Author(s): J. H. Prynne
J.H. Prynne is Britain's major late Modernist poet. His work, as it has emerged since the 1960s, when he was close to Charles Olson, is marked by a remarkable combination of lyricism and abstraction, at once austere and playful. White Stones is a book that is central to Prynne's career and poetics, and it constitutes an ideal introduction to the achievement and vision of a legendary contemporary master.
This is the first US appearance of J. H. Prynne's most important work, The White Stones, a key document in the British Poetry Revival of the 1960s and pinnacle work in this important, avant garde poet's vast oeuvre.
[Prynne s poetry] can induce the same combinations of fear and wonder once associated with the sublime...It is undeniable that his poetry offers both pleasures and challenges of an unusually complex kind: and it is for precisely this reason that many people will testify, without hyperbole or sentimentality, that his poetry has changed their lives. Robert Potts, "The Guardian" Prynne s work is challenging, yes, but also funny...politically incisive, erotic, and philosophical. It puts into play the most diverse range of discourses imaginable and doesn t make it easy for the reader to decide how or even with what attitude to respond...Prynne s work reminds us that poetry, besides offering a variety of sensorial and emotional pleasures, can be something with which to think. Forrest Gander, "Chicago Review""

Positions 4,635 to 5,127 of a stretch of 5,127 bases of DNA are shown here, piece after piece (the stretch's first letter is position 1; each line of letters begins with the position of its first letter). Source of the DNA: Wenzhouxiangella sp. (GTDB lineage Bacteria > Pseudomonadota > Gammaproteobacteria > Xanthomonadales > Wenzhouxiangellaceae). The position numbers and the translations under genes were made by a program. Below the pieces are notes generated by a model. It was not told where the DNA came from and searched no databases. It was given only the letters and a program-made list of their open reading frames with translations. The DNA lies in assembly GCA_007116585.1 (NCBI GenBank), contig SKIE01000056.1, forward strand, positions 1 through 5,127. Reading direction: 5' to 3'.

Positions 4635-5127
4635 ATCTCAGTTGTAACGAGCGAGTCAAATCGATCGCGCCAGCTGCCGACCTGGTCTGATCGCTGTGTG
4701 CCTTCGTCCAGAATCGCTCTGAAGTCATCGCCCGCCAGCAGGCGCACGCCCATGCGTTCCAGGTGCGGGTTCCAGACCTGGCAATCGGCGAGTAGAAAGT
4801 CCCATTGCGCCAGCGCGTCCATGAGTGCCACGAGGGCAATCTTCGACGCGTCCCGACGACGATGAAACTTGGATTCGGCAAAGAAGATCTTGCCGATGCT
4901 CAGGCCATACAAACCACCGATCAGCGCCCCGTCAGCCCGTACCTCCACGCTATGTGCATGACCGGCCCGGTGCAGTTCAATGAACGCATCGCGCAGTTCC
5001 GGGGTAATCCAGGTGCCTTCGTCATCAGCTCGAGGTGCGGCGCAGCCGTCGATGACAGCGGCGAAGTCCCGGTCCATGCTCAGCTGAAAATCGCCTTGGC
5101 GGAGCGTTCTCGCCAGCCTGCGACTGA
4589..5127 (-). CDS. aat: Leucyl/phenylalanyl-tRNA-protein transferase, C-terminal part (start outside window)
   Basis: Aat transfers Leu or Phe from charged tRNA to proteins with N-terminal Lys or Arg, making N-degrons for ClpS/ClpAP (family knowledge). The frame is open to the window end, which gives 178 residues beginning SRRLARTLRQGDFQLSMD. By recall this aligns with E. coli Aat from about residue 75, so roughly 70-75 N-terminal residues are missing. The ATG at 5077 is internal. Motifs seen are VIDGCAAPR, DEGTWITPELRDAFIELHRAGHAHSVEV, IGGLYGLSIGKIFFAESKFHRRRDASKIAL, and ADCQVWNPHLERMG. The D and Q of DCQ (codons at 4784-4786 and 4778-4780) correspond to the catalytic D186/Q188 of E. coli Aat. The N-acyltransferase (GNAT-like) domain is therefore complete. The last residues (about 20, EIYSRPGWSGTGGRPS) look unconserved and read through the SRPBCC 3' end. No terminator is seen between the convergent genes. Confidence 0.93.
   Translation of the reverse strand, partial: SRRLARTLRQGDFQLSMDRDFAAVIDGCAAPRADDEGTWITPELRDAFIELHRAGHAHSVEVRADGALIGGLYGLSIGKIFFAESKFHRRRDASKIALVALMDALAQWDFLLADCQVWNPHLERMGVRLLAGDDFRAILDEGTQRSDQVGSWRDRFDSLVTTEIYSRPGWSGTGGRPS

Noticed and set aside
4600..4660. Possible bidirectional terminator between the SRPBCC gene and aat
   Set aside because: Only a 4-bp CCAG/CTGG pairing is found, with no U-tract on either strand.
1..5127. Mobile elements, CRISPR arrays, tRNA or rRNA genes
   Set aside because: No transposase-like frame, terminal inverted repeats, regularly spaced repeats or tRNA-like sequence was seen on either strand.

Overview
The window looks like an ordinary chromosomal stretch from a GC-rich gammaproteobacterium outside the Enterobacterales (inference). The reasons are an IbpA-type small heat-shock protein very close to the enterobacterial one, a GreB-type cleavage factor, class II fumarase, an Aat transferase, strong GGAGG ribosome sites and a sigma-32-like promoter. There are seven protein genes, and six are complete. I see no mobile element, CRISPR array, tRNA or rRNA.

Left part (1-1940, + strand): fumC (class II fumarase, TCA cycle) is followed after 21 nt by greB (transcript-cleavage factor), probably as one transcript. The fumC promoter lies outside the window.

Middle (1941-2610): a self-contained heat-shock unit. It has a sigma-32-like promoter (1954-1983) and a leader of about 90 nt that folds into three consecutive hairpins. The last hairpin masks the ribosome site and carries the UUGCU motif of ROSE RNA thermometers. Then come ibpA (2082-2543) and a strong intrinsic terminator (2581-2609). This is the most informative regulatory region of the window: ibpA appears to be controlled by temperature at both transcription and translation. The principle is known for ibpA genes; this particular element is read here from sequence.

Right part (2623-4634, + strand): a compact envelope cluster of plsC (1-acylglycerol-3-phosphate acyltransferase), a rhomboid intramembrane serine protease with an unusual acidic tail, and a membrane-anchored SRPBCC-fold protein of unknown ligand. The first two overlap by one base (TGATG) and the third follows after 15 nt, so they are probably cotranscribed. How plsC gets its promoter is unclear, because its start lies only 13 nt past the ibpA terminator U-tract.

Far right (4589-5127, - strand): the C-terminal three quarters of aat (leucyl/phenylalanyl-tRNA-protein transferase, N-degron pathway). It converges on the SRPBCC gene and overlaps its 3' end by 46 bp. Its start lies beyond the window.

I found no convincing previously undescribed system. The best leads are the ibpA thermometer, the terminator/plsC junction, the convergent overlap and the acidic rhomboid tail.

J. H. Prynne is a poet known primarily for his avant-garde work and as a key figure in the British Poetry Revival. He has published over thirty poetry collections, including Kitchen Poems, Day Light Songs, and most recently Kazoo Dreamboats; or, On What There Is. He has also written several critical prose works, most recently Concepts and Conception in Poetry. He is a Life Fellow of Gonville and Caius College and lives in Cambridge, UK. Peter Gizzi is the author of several poetry collections, including Threshold Songs, The Outernationale, and most recently, In Defense of Nothing: Selected Poems, 1987-2011. He has served as the poetry editor for The Nation and as founding editor of oblek: a journal of language arts. He has been awarded the Peter I. B. Lavan Younger Poet Award from the Academy of American Poets as well as fellowships from the Howard Foundation, the Rex Foundation, and the Guggenheim Foundation. In 2011 he was the Judith E. Wilson Visiting Fellow in Poetry at Cambridge University. He currently teaches at the University of Massachusetts, Amherst.